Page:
We both were able to obtain Paxlovid on our first symptomatic day, and I can’t understate the importance of that. It is a major game-changer, and will get you out of bed much faster than without.
I just got a Fitbit Versa 4 wrist band, and was disappointed to hear the online consensus that it wouldn’t permit me to “use” a music app (or other non-proprietary apps, for that matter!). The stated reason was that Fitbit didn’t open the model to outside developers. This was surprising to me because my previous Fitbit Alta HR could control Spotify from the wristband.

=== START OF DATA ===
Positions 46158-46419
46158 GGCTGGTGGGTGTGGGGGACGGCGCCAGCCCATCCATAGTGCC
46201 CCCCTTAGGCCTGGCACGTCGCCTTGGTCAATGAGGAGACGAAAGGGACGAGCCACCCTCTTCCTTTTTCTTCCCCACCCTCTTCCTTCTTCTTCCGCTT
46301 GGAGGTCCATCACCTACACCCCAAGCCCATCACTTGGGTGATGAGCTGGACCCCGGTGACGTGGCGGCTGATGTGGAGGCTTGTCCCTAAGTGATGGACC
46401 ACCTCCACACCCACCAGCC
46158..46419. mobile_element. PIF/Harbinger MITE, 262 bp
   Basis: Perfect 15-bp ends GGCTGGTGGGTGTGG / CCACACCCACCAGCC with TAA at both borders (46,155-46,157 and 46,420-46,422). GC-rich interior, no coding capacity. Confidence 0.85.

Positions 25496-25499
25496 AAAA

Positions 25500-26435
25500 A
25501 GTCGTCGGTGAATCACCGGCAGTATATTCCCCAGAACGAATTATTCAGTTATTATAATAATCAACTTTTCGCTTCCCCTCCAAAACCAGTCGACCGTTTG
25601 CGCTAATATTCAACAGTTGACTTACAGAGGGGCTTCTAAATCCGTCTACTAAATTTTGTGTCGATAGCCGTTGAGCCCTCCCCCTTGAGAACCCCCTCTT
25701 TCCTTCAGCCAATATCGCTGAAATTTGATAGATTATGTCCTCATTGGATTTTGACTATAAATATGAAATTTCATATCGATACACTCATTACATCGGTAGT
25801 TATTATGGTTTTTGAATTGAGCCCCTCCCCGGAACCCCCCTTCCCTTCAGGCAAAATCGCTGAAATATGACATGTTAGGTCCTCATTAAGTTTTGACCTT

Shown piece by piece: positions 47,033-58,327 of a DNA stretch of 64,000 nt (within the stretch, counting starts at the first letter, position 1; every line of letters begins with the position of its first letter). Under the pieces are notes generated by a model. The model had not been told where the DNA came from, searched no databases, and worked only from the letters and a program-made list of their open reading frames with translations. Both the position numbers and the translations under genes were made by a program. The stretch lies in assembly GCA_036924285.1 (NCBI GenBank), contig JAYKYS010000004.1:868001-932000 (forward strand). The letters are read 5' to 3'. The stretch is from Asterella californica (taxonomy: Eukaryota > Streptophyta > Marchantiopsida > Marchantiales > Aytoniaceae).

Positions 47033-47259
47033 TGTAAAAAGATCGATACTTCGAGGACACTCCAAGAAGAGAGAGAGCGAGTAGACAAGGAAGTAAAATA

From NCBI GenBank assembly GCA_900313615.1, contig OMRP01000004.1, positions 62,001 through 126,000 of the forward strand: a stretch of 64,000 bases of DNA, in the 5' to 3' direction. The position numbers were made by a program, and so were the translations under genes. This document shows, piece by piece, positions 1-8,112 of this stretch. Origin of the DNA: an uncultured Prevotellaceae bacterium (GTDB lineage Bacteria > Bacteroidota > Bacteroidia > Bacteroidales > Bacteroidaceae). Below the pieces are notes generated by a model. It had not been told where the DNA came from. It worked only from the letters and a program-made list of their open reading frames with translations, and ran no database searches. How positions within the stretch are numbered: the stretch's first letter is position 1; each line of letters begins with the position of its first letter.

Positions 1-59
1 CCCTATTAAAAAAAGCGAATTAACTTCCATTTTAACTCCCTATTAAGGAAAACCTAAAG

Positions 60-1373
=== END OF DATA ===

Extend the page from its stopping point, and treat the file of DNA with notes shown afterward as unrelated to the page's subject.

Long story short, I was misinformed, because the Versa 4 does a good job controlling Spotify from the wristband if you configure the device correctly and know how to navigate the wristband. I discovered this by trial and error after a fruitless search for help on the internet.
True, it is limited and cannot control music selection, as you can on some smart watches, but you are able to Stop, Restart, Skip Forward, Play Previous, and ‘Like’ the tracks you play in Spotify from the app running on your Android phone.
Here are the steps that I found:
First, configure your Versa 4 to report Spotify notifications. You do this as follows:
In the Fitbit app on your phone, navigate to your Account settings by tapping on your picture/avatar in the upper-left corner of the screen. Then select the Versa 4 device. On that page, tap on Notifications. On the Notifications page, select App Notifications. Now scroll down the list of apps on your phone, and check Spotify.